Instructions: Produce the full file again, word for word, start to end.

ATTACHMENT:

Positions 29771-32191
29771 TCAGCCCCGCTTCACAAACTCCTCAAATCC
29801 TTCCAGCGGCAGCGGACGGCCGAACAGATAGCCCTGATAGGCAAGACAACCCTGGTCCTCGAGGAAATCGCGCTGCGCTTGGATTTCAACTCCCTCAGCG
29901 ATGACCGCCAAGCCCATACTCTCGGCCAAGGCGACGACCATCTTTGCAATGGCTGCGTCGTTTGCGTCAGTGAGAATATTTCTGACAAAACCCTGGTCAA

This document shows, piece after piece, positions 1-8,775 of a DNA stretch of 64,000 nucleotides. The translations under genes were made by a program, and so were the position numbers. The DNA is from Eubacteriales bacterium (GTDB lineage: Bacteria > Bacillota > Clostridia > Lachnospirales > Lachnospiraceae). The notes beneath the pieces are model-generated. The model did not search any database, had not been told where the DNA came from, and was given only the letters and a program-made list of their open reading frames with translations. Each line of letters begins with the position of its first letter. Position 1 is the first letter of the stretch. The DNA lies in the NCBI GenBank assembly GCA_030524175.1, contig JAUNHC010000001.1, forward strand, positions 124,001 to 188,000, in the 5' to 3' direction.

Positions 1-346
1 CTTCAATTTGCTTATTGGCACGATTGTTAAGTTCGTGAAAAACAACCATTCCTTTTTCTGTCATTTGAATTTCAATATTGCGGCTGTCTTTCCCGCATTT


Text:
Positions 29771-32191
29771 TCAGCCCCGCTTCACAAACTCCTCAAATCC
29801 TTCCAGCGGCAGCGGACGGCCGAACAGATAGCCCTGATAGGCAAGACAACCCTGGTCCTCGAGGAAATCGCGCTGCGCTTGGATTTCAACTCCCTCAGCG
29901 ATGACCGCCAAGCCCATACTCTCGGCCAAGGCGACGACCATCTTTGCAATGGCTGCGTCGTTTGCGTCAGTGAGAATATTTCTGACAAAACCCTGGTCAA

This document shows, piece after piece, positions 1-8,775 of a DNA stretch of 64,000 nucleotides. The translations under genes were made by a program, and so were the position numbers. The DNA is from Eubacteriales bacterium (GTDB lineage: Bacteria > Bacillota > Clostridia > Lachnospirales > Lachnospiraceae). The notes beneath the pieces are model-generated. The model did not search any database, had not been told where the DNA came from, and was given only the letters and a program-made list of their open reading frames with translations. Each line of letters begins with the position of its first letter. Position 1 is the first letter of the stretch. The DNA lies in the NCBI GenBank assembly GCA_030524175.1, contig JAUNHC010000001.1, forward strand, positions 124,001 to 188,000, in the 5' to 3' direction.

Positions 1-346
1 CTTCAATTTGCTTATTGGCACGATTGTTAAGTTCGTGAAAAACAACCATTCCTTTTTCTGTCATTTGAATTTCAATATTGCGGCTGTCTTTCCCGCATTT